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Plenary and Keynote Session Speeches:

Prof. Ronald Tetzlaff,  Institute of Circuits and Systems, TU Dresden, Germany

Title: How to program a memristor for high frequency inputs?

Short CV:

Ronald Tetzlaff is a Full Professor of Fundamentals of Electrical Engineering at the Technische Universtität Dresden, Germany. From 1999 to 2003 Ronald Tetzlaff was Associate Editor of the IEEE, Transactions on Circuits and Systems: part I. He was “Distinguished Lecturer” of the IEEE CAS Society (2001 to 2002). He is a member of the scientific committee of different international conferences. He was the chair of the 7th IEEE International Workshop on Cellular Neural Networks and their Applications (CNNA 2002) and organized several special sessions at circuit and systems related conferences. From 2005 to 2007 he was the chair of the IEEE Technical Committee Cellular Neural Networks & Array Computing. Ronald Tetzlaff is a member of the Informationstechnische Gesellschaft (ITG) and the German Society of Electrical Engineers and of the German URSI Committee. Ronald Tetzlaff is in the Editorial Board of the International Journal of Circuit Theory and Applications since 2007 and he is also in the Editorial Board of the IEEE, Transactions on Circuits and Systems: part II since 2016. He was Associate Editor of the AEÜ – International Journal of Electronics and Communications from 2008 to 2016. Ronald Tetzlaff was the chair of the 18th IEEE Workshop on Nonlinear Dynamics of Electronic Systems (NDES 2010), the chair of the 5th International Workshop on Seizure Prediction (IWSP5 2012) , the chair of the 21st European Conference on Circuit Theory and Design (ECCTD 2013), the chair of the 5th Memristor and Memristive Symposium 2016, and of the 15th IEEE International Workshop on Cellular Nanoscale Networks and their Applications (CNNA 2016). Since 2014 he serves as the leader of working group 2 (Memristor Theory, Modelling and Simulation) in the EU COST action MemoCIS (IC 1401) on Memristors – Devices, Models, Circuits, Systems and Applications. Ronald Tetzlaff serves as a reviewer for several journals and for the European Commission.

 Prof. Andrea Massa,  IEEE Fellow, University of Trento, Italy


Title: Some insights on the Implementation of the smart EM environment - Scenarios, Architectures, Devices, and Planning


Future wireless applications and services such as autonomous vehicles, real-time remote health care, and intelligent industrial automation will require higher capacity, lower latency, and higher reliability than those achievable with the current wireless coms standard. Moreover, the need to provide a massive access and ubiquitous wireless coverage will also impose severe energy-efficiency constraints. The wireless infrastructures for future generation mobile communications systems will have to fit such challenging requirements for guaranteeing unprecedented link performance levels, while minimizing the complexity, the power consumption, and the costs of the communication architecture.
Therefore, new architectural solutions, alternative to the classical approaches that achieve better coverage and higher data throughput by using more power and more emissions of electromagnetic waves, are required because of the electromagnetic congestion.
The implementation of a Smart Electromagnetic Environment, as an evolution of the standard concepts of wireless infrastructure and wireless channel, could be a possible answer. Indeed, while traditional communication systems focus the radiated power along the direction of the end-user terminals in order to maximize the link quality and the overall system capacity by increasing standard LOS parameters, the maximization of the signal-to-noise ratio for next generation wireless networks can be yielded by spatially distributing the radiated power to constructively exploit the wave scattering phenomena in the multi-path propagation environment. Whether in the past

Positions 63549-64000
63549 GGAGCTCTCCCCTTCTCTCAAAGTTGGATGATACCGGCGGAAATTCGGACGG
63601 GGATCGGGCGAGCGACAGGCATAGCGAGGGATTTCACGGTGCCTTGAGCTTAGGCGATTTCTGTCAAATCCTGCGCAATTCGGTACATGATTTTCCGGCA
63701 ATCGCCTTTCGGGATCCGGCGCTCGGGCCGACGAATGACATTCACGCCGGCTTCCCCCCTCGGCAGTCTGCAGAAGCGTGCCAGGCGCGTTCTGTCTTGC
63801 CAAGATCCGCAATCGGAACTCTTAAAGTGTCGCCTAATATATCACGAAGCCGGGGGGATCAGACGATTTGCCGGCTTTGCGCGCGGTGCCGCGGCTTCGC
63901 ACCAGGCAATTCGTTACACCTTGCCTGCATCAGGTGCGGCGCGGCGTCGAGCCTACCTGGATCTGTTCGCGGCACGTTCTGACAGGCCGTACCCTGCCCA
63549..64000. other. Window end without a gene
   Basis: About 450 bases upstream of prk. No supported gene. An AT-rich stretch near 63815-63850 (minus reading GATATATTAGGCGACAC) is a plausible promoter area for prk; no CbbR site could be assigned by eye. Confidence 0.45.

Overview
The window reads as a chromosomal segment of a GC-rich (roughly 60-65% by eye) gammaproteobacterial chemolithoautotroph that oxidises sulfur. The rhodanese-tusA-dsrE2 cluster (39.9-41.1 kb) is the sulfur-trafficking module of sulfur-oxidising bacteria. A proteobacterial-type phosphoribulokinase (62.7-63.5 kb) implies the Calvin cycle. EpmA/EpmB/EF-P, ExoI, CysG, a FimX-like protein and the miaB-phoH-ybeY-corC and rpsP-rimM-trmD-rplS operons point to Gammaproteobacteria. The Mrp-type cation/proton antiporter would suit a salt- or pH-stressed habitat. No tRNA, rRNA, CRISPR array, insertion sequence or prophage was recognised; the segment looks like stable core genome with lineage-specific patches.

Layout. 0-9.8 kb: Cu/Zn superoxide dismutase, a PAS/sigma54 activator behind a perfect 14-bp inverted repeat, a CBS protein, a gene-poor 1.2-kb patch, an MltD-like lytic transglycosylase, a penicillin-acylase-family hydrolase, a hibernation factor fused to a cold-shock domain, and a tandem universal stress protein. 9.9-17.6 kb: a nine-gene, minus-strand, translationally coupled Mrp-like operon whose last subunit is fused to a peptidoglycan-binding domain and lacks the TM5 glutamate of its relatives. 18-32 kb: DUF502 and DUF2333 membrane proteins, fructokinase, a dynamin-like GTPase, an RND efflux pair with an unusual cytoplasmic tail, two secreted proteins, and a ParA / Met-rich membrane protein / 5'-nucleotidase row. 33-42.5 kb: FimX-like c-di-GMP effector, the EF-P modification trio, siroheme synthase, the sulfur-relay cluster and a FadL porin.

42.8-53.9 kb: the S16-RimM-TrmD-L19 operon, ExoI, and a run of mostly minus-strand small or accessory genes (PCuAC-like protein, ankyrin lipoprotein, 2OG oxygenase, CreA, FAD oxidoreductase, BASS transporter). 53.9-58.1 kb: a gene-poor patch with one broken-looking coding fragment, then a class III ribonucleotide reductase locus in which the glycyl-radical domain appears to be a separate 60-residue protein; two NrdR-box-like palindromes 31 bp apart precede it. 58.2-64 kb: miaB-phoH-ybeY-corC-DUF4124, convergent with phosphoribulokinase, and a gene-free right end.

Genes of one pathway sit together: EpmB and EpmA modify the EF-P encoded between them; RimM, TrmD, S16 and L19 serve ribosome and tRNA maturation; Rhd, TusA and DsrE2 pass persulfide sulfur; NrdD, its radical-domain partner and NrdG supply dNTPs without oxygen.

the scatterers and objects present in the environment were considered as obstructions and blockage structures for the EM signal propagation, it is now mandatory to introduce holistic wireless network design concepts in which the environment plays a fundamental role since it is becoming an essential degree-of-freedom (DoF) for the wireless planning and system design.
This talk will review these theoretical and technological trends by also dealing with the complex task of planning such a heterogeneous electromagnetic scenario (i.e., BTS, IAB nodes, smart repeaters, RIS, EM Skins, etc...) to achieve the user requirements
with cost-effective integrated solutions. Future applications of such a smart EM
environment will be also envisaged, as well.


Short CV

Andrea Massa (IEEE Fellow, IET Fellow, Electromagnetic Academy Fellow) he has been a Full Professor of Electromagnetic Fields @ University of Trento since 2005.

At present, Prof. Massa is the director of the network of federated laboratories "ELEDIA Research Center" located in Brunei, China, Czech, France, Greece, Italy, Japan, Perù, Tunisia with more than 150 researchers. Moreover, he is holder of a Chang-Jiang Chair Professorship @ UESTC (Chengdu – China), Visiting Research Professor @ University of Illinois at Chicago (Chicago – USA), Visiting Professor @ Tsinghua (Beijing - China), and Professor @ CentraleSupélec (Paris - France). He has been holder of a Senior DIGITEO Chair at L2S-CentraleSupélec and CEA LIST in Saclay (France), UC3M-Santander Chair of Excellence @ Universidad Carlos III de Madrid (Spain), Adjunct Professor at Penn State University (USA), Guest Professor @ UESTC (China), and Visiting Professor at the Missouri University of Science and Technology (USA), the Nagasaki University (Japan), the University of Paris Sud (France), the Kumamoto University (Japan), and the National University of Singapore (Singapore). He has been appointed IEEE AP-S Distinguished Lecturer (2016-2018) and served as Associate Editor of the "IEEE Transaction on Antennas and Propagation" (2011-2014). His research activities are mainly concerned with inverse problems, antenna analysis/synthesis, radar systems and signal processing, cross-layer optimization and planning of wireless/RF systems, system-by-design and material-by-design (metamaterials and reconfigurable- aterials), and theory/applications of optimization techniques to engineering problems (coms, medicine, and biology). Prof. Massa published more than 900 scientific publications among which more than 350 on international journals (> 14.700 citations – h-index = 63 [Scopus]; > 12.000 citations – h-index = 58 [ISI- oS]; > 23.900 citations – h-index = 88 [Google Scholar]) and more than 570 in international conferences where he presented more than 210 invited contributions (> 50 invited keynote speaker) ( He has organized more than 100 scientific sessions in international conferences and has participated to several technological projects in the national and international framework with both national agencies and companies (18 international prj, > 5 M€; 8 national prj, > 5 M€; 10 local prj, > 2 M€; 63 industrial prj, > 10 M€; 6 university prj, > 300 K).